Although hitting the knuckle def hurts and all, I'm less scared of that than I am of overshooting the landing slope. I've seen a couple of videos of guys that completely overshot their landings. That actually distinctly resembles a recurring nightmare that I've had all my life. So, it's kind of a good news/bad news thing with me.
I have a similar nightmare, every winter for the last 19 years. I'm riding some epic park and hit a jump 3x too fast and watch the landing go by as I'm still going up.
Try not to tense up and remember to breathe. Just before impact, exhale...this tends to force you to loosen up a little and allow your body to absorb the impact a little easier. When you are on a big feature though, nothing will completely save you.
This is actually a good technique for any hard landing/crash. Exhaling upon impact (for me anyways) keeps me from knocking the wind out of myself, which to me hurts more than a sprain, bump or bruise. I absolutely hate that feeling. Anytime I'm going to hit hard I'll let out a loud grunt, like a GRRRR! upon impact and it's worked so far.
Although it's not a true knuckle landing between both feet, if you feel like you are going to come up just a little short you can kinda bone or push out your front leg and get the board a little more further forward. Word to the wise though, DO NOT land in the full melancholy position with your front leg tweaked like that or you're in for some serious pain, this is only for when you're about to case your back foot on the knuckle. It's difficult to explain but once you do it once you'll understand.
From my experience, taking a knee to the chin is when you kinda just give up and let the crash happen. I'd say it's safe to assume most of us aren't hitting these 100 foot super-kickers we see on TV. With that knee to chin impact it's basically just collapsing into the knuckle upon impact. Remember your legs are strong, and like when riding sloppy stuff at higher speeds you can use your legs as shock absorbers. Or think of it like jumping off a ledge, you're not going to just hit and let your body fold onto itself, so don't do it on a park jump. Don't close your eyes, brace yourself for the impact and watch it come so you can prepare yourself accordingly, hearing (and feeling) the "clack" of your upper and lower teeth smacking together is not a good feeling.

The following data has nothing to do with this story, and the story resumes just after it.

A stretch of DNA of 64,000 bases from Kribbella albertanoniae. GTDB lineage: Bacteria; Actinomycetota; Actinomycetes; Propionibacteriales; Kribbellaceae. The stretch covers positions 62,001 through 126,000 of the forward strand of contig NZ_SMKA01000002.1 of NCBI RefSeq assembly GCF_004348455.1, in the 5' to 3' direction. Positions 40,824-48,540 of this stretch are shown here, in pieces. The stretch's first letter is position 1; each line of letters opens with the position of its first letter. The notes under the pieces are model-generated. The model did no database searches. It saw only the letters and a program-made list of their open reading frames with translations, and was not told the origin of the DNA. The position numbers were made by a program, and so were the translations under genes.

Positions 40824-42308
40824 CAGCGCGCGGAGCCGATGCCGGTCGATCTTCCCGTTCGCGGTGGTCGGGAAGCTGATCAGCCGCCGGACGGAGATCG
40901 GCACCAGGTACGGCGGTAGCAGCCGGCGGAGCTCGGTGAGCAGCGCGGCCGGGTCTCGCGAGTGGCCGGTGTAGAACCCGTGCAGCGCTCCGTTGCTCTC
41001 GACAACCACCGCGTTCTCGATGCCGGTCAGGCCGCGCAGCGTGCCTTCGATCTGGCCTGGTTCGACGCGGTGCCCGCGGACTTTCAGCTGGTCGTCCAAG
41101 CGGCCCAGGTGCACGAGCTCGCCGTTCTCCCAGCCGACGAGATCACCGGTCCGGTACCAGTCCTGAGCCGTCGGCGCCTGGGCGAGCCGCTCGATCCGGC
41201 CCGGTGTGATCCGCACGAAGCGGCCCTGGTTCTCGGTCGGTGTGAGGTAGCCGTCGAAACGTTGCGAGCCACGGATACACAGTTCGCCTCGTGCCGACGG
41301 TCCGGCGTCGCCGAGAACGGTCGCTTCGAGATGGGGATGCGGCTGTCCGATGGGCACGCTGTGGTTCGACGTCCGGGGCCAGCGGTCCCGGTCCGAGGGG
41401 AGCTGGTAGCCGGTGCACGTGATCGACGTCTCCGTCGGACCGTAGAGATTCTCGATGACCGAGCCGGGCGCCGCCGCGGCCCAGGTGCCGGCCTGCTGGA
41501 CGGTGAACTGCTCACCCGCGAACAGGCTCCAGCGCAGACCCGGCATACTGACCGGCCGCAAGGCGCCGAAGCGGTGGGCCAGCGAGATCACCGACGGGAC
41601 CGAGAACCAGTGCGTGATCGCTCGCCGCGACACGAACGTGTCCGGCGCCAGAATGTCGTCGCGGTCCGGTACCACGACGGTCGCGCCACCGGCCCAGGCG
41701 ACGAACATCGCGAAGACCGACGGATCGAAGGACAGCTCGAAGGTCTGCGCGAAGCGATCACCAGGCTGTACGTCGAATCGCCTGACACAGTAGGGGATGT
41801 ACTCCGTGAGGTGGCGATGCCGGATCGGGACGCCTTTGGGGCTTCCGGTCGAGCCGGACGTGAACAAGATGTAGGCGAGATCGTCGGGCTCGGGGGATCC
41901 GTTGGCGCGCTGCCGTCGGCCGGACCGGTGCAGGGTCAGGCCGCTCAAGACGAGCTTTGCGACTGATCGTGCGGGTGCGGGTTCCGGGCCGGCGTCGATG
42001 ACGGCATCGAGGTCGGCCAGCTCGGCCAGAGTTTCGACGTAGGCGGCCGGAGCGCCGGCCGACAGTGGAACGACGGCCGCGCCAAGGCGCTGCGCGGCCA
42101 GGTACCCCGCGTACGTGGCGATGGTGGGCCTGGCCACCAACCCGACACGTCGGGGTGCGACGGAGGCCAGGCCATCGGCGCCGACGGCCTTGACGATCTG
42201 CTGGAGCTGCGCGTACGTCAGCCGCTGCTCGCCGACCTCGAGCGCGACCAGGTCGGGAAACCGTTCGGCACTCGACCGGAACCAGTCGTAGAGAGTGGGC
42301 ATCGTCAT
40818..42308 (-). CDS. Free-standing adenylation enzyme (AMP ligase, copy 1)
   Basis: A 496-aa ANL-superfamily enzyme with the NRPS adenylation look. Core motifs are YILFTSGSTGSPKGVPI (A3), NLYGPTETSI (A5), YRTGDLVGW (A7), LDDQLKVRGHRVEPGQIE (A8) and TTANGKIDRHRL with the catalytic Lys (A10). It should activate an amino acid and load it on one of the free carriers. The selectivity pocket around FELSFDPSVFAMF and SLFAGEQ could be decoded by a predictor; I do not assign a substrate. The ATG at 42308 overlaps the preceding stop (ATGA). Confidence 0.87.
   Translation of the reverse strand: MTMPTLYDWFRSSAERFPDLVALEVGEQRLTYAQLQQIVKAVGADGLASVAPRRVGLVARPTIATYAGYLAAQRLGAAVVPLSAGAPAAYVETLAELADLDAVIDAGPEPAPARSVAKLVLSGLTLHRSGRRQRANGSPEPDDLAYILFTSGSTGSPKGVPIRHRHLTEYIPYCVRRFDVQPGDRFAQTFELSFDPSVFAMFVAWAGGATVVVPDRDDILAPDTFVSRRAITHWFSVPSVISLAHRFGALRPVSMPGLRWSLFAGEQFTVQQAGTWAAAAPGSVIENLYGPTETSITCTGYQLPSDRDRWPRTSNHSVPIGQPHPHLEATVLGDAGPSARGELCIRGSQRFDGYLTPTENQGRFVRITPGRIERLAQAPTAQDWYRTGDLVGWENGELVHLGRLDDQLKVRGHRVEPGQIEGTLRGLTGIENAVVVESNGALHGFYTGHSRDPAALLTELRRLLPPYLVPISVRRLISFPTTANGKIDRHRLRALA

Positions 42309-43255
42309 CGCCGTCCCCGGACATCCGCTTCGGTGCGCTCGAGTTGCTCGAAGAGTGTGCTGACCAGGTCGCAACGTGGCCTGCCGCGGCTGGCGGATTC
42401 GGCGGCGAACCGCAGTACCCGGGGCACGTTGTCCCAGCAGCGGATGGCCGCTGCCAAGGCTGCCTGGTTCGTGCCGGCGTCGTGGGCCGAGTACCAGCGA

Ok last thing, and maybe I'm overthinking it because of a night of too many PBRs, but thought I'd add this in. For you newer riders hitting progression park stuff. Not only pay attention to the approach, starting point, and speed of other riders hitting a jump, pay attention to the rider themselves. If you see a younger kid pointing it heading towards a jump, it doesn't mean it will work for you too. A smaller kid will need more speed making it to the landing than an adult. Around here progression park stuff is a shorter landing and you'll need to judge your speed accordingly. Usually hitting a knuckle on that stuff won't hurt nearly as bad as a larger park jump so watch your speed going into it, don't be self-conscious about coming up short on your first hit because those of us on the chairlift have always seen much worse, lol. Same goes for different weather conditions. If it's dumping and you need to point it to get the the landing ok, but don't do the same on hardpack. Seems like a moot point to make but honestly have seen people do it around here and overshoot horribly.